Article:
Taiwan Semiconductor Manufacturing Co (TSMC, 台積電) is recruiting Taiwanese technicians without a university degree or related experience to work at its planned plant in Arizona, media reports said last week.
However, the world’s largest contract chipmaker is asking that job candidates speak fluent English, with a score of 800 or better on the Test of English for International Communication, the reports said.
An increasing number of companies and schools in Taiwan use the test for recruitment purposes or as a requirement for graduation.
Photo: Yimou Lee T, Reuters
TSMC’s Fab 21 in Arizona is expected to start production of advanced 5-nanometer chips in 2024.
The company needs workers at the new factory who can operate the machines, inspect the products, and detect equipment failures or abnormalities, while working flexible shift arrangements and overtime, depending on the production schedule, the reports said.
TSMC would subsidize accommodation, transportation and return travel, they added.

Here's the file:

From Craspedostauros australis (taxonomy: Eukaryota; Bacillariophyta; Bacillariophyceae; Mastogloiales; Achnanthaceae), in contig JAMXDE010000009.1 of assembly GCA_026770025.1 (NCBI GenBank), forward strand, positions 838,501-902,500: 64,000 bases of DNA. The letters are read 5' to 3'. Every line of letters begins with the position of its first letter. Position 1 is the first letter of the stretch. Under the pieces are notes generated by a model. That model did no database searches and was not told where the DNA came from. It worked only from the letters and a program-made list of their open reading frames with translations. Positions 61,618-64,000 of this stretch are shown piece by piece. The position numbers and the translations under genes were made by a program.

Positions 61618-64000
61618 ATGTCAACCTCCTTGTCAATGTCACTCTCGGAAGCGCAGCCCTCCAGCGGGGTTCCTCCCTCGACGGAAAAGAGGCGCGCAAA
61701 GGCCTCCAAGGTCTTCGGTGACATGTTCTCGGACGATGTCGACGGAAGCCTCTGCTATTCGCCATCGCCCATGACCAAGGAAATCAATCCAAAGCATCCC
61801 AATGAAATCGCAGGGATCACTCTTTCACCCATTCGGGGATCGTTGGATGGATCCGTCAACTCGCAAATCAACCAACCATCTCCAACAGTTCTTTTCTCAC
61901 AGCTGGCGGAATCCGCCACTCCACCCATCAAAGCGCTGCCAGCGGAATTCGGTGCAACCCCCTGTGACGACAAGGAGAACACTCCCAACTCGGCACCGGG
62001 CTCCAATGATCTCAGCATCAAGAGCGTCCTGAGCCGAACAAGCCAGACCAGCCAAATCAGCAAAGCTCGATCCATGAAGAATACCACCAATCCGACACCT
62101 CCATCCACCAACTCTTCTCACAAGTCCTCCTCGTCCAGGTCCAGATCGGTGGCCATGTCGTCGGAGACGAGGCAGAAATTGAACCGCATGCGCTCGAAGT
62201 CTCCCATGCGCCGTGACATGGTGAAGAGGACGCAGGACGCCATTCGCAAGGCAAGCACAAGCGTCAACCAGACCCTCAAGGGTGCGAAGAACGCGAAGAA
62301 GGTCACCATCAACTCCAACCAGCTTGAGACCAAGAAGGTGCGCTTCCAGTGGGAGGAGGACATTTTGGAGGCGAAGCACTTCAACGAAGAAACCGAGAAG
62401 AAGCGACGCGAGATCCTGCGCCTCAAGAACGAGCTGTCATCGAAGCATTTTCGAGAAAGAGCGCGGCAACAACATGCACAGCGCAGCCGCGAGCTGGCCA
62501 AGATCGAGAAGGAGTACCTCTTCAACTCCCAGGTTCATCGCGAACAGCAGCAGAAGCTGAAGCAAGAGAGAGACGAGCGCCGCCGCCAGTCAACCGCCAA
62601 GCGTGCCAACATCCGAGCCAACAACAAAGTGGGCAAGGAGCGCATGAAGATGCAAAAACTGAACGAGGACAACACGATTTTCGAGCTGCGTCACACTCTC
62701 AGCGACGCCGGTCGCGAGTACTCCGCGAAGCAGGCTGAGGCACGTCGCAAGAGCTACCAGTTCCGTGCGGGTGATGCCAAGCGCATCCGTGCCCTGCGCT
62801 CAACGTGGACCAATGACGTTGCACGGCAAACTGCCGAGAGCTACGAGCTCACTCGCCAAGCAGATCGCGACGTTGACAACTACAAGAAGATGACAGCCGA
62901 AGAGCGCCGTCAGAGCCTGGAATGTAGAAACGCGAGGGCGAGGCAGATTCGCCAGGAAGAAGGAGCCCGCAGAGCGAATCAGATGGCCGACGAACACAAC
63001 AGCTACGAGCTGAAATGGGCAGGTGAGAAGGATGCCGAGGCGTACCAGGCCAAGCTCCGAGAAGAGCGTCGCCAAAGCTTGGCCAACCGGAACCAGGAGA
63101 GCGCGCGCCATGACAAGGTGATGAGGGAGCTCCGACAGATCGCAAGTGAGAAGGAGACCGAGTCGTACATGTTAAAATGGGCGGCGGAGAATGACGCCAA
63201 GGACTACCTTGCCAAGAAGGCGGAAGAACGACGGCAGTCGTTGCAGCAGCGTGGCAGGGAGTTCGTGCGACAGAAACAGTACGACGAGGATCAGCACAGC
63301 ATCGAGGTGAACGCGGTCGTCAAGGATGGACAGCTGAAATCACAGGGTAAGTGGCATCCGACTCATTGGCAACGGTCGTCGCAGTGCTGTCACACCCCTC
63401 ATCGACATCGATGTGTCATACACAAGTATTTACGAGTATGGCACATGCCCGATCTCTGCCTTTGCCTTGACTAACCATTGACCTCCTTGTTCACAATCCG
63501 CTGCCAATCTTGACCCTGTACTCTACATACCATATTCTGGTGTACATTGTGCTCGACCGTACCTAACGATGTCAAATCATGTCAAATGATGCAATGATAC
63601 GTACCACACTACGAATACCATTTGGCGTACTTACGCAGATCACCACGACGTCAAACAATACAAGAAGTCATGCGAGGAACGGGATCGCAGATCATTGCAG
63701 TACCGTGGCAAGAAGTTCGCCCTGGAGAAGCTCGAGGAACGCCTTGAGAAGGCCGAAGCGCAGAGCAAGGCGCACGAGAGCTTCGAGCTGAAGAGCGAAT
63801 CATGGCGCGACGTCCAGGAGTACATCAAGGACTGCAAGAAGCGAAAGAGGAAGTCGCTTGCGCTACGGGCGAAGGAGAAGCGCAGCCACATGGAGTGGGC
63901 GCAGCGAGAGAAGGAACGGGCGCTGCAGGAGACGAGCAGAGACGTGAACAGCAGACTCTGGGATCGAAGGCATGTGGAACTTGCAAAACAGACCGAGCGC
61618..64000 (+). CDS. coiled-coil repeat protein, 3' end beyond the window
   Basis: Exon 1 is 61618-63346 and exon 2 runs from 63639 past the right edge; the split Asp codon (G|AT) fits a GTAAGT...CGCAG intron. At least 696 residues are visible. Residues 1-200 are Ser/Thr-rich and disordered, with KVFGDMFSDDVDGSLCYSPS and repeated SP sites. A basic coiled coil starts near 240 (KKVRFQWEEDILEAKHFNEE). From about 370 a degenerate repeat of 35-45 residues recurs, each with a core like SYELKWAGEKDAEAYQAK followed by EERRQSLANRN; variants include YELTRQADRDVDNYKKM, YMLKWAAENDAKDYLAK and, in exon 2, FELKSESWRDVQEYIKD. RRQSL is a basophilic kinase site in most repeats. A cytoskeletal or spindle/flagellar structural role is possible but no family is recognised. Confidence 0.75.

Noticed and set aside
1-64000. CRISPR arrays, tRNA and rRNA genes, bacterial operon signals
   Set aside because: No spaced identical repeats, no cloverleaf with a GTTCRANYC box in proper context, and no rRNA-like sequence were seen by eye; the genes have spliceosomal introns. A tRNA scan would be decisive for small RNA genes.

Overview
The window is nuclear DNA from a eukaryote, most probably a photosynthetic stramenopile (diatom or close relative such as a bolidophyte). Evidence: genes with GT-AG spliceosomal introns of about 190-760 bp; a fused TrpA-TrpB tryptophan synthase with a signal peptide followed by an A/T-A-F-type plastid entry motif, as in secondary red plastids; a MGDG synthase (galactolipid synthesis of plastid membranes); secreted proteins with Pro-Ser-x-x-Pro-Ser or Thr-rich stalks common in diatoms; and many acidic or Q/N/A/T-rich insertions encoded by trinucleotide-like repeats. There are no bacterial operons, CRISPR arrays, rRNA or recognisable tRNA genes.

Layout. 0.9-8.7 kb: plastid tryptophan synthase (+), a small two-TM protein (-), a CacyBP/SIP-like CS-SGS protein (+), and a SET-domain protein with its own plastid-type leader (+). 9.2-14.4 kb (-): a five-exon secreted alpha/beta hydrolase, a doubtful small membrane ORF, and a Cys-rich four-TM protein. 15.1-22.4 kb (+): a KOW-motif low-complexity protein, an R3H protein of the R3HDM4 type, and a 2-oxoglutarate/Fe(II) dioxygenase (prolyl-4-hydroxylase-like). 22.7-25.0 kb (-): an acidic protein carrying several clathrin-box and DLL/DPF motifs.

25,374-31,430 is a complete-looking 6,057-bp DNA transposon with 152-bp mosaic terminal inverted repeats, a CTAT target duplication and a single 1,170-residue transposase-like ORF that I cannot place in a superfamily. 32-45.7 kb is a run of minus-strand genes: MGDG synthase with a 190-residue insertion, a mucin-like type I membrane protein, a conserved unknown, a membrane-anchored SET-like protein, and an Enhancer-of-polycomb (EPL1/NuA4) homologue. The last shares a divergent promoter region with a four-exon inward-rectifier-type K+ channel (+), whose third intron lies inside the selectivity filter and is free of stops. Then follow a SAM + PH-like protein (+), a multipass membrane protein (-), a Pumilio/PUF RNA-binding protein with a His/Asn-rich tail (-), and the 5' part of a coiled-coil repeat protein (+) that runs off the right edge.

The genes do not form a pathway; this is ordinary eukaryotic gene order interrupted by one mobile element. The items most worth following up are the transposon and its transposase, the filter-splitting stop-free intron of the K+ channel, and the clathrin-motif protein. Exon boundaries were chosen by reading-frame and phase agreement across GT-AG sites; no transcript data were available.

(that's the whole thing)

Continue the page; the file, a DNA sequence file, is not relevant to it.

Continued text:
The reports have people wondering why TSMC is recruiting Taiwanese instead of Americans for the Arizona plant.
An article on Friday by the Liberty Times (the Taipei Times’ sister newspaper) cited industry sources as saying that differences in work culture between the two countries are the main reason, as Americans generally do not like working night shifts or overtime.
TSMC might consider Taiwanese technicians more suitable for the plant, it added.
As the technicians would need to communicate with engineers and supervisors, and would need to live in the US for some time, TSMC considers speaking fluent English to be an essential skill, the Liberty Times said.
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